It is you then who have delayed the Annual Review?  my threshing was finished two months ago. I go to London on Sunday next & will ask Hamilton  for that account of Broomholme Priory,  which he has used me somewhat uncivilly in not inserting. his application to you – twelve months after I mentioned you to him – is almost six months after he applied to me for your direction is very much in character. if he has not lost the article I will turn it over to A Aikin. it cannot want abridgement – he xxx requested long articles from me because he was short of matter.
Why refashion Drayton?  in the first place you could write a better poem than the old Michael. in the next place – instead of making the poets of Elizabeths  day talk as they do now, you would do better to make the poets under his most gracious Majesty George 3  – talk as they did in Elizabeths day. tis an article in my creed that from the days of John Milton English Poetry has gone on from bad to worse – we have had froth & flummery imposed upon us – contortions of language that passed for poetry because they were not prose, & phrases that have been admired by faith, never being designed to be understood. Coleridge & I have often talked of making a great work upon English Literature – but Coleridge only lately – & poor fellow he will not do that long I fear – & then I shall begin in my turn xxxx <to feel> an old man – to talk of the age of little men & complain like old Ossian.  by God it provokes me when I see a set of puppies yelping at him, <upon> whom he – a great good-natured mastiff, if he came up to them, would just lift up his leg & pass on. & it vexes & grieves me to the heart that when he is gone, as go he will nobody will believe what a mind goes with him, how infinitely & ten thousand thousand-fold – the mightiest of his generation!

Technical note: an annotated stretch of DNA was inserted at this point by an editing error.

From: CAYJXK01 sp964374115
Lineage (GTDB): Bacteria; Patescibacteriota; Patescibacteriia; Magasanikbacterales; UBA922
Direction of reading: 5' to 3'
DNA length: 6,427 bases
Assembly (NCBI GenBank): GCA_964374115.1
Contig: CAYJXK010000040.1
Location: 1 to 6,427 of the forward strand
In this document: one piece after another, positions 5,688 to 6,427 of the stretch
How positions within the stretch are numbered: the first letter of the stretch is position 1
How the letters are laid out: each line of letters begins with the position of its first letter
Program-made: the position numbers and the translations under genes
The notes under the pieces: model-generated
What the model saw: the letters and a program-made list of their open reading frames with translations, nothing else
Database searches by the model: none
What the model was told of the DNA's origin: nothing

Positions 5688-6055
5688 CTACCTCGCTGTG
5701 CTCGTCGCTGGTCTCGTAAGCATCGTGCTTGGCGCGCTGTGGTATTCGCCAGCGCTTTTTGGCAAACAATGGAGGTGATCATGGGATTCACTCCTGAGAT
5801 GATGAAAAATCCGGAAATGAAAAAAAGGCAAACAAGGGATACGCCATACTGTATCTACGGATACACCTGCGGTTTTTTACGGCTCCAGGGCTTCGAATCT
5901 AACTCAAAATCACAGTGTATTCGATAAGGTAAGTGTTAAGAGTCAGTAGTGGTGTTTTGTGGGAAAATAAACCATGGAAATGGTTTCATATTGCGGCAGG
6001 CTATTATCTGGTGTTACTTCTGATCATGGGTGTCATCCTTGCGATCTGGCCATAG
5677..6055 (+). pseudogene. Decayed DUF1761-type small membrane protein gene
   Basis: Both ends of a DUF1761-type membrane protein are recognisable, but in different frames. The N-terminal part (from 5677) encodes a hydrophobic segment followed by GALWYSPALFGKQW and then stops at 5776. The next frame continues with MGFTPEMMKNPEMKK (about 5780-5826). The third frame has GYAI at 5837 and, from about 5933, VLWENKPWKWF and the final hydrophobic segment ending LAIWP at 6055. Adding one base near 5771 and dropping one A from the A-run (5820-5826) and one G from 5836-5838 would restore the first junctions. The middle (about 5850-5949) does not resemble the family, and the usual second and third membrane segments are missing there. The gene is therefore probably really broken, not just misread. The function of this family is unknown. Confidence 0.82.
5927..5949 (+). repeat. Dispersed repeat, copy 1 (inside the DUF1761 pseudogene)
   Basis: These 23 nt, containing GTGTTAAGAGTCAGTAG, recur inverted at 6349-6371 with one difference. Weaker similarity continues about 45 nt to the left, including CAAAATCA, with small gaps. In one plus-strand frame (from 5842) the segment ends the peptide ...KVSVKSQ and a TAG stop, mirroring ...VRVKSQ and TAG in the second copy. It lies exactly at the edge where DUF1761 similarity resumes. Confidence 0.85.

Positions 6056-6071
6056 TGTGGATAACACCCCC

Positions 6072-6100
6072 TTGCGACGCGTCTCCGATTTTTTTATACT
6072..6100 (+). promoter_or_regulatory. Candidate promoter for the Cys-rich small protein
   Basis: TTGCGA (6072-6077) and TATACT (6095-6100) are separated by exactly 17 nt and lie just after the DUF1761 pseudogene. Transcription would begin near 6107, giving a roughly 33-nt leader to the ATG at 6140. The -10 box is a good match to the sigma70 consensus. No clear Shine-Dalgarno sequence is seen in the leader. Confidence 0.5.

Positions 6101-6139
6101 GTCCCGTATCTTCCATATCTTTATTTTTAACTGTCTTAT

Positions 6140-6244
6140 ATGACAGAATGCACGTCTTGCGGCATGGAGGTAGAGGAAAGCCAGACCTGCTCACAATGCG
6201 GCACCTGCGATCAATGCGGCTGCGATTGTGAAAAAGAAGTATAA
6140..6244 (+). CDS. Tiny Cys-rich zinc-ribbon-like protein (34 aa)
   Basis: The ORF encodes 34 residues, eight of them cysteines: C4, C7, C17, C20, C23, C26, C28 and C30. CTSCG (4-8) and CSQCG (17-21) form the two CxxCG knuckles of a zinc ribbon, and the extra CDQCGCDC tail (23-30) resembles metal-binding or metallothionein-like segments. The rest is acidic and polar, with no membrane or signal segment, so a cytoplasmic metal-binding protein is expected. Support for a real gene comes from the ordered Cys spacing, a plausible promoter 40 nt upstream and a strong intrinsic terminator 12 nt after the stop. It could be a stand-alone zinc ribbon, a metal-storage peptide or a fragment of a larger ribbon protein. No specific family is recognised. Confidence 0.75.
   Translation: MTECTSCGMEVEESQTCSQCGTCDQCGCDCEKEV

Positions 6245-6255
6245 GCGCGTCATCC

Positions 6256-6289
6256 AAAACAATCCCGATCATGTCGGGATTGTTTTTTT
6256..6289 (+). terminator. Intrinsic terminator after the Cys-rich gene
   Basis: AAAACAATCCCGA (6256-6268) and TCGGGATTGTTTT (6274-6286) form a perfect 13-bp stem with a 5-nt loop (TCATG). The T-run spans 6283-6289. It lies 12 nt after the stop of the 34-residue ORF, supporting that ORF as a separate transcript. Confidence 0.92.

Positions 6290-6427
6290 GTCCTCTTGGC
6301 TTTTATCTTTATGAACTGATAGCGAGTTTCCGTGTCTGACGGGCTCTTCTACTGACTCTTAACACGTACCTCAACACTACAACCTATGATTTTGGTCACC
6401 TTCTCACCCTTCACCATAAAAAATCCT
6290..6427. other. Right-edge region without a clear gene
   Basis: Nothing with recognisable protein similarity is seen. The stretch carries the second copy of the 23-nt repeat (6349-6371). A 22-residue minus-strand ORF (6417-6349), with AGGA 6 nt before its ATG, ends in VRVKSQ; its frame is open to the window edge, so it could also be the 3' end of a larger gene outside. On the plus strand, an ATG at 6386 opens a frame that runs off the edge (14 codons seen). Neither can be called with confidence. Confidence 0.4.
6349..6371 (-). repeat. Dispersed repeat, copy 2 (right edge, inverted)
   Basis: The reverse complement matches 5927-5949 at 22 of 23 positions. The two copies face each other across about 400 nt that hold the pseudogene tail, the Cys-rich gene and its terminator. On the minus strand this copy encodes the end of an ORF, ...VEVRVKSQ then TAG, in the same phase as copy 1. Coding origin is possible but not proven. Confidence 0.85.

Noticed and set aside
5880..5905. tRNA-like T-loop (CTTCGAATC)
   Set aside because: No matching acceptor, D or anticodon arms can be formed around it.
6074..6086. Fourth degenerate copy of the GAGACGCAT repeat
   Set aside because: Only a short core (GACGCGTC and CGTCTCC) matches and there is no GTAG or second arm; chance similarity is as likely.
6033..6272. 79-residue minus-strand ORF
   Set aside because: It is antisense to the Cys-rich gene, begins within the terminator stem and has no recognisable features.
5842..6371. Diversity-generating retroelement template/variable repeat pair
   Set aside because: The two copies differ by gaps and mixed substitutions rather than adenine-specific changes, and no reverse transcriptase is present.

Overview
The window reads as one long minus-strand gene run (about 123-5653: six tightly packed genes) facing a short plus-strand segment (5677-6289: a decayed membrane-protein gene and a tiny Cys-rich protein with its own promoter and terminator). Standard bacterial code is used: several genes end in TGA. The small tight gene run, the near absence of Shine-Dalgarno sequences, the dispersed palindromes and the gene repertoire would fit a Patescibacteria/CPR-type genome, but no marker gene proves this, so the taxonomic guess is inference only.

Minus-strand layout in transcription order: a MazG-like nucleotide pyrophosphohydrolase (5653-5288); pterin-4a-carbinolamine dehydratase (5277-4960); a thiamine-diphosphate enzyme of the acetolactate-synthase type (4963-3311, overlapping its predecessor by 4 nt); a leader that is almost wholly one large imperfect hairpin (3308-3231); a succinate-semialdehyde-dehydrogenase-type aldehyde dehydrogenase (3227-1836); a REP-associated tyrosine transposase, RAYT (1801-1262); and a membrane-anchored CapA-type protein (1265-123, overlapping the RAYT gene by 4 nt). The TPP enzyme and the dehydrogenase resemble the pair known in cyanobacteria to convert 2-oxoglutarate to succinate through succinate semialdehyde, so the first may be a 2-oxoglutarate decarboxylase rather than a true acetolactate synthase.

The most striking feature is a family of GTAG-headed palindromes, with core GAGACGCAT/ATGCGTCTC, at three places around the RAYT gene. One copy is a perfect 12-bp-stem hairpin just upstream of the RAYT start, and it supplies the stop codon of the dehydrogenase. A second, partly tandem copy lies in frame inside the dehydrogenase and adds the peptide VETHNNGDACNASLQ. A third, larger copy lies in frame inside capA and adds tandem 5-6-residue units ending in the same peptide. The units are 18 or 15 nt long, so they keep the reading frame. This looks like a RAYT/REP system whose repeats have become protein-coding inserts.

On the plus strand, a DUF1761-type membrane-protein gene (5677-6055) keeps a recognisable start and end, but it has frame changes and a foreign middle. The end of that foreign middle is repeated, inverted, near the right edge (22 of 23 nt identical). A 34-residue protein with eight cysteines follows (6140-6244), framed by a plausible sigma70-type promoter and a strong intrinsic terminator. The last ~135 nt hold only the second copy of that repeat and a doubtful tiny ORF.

My stay in London I xxxx will be short. I do not mean to be absent from home above a fortnight – & already wish that time was past. if transmigration be the true faith, & our aptitudes determine our destiny, if I be not exalted into my own old owl-eyed Simorgh  – I shall certainly make my appearance in the next post-deluvian world in the shape of a Toad in a stone.  My little girl is so fond of me that I am in a fair way of spoiling her, & young as she is I am sometimes showing her the pictures – when I ought to be reading the book. however I get on. you will like my history  – & you will like my Madoc  – & if you were to review them – why I should be half an edition the richer man. my poor books make their own fortune but not mine – they get me reputation & I want money – oh if I could find some kind gentleman who has an ambition to be a poet! & would pay me well for writing him up above all the Darwins & Rogers’s & Campbells  of the day!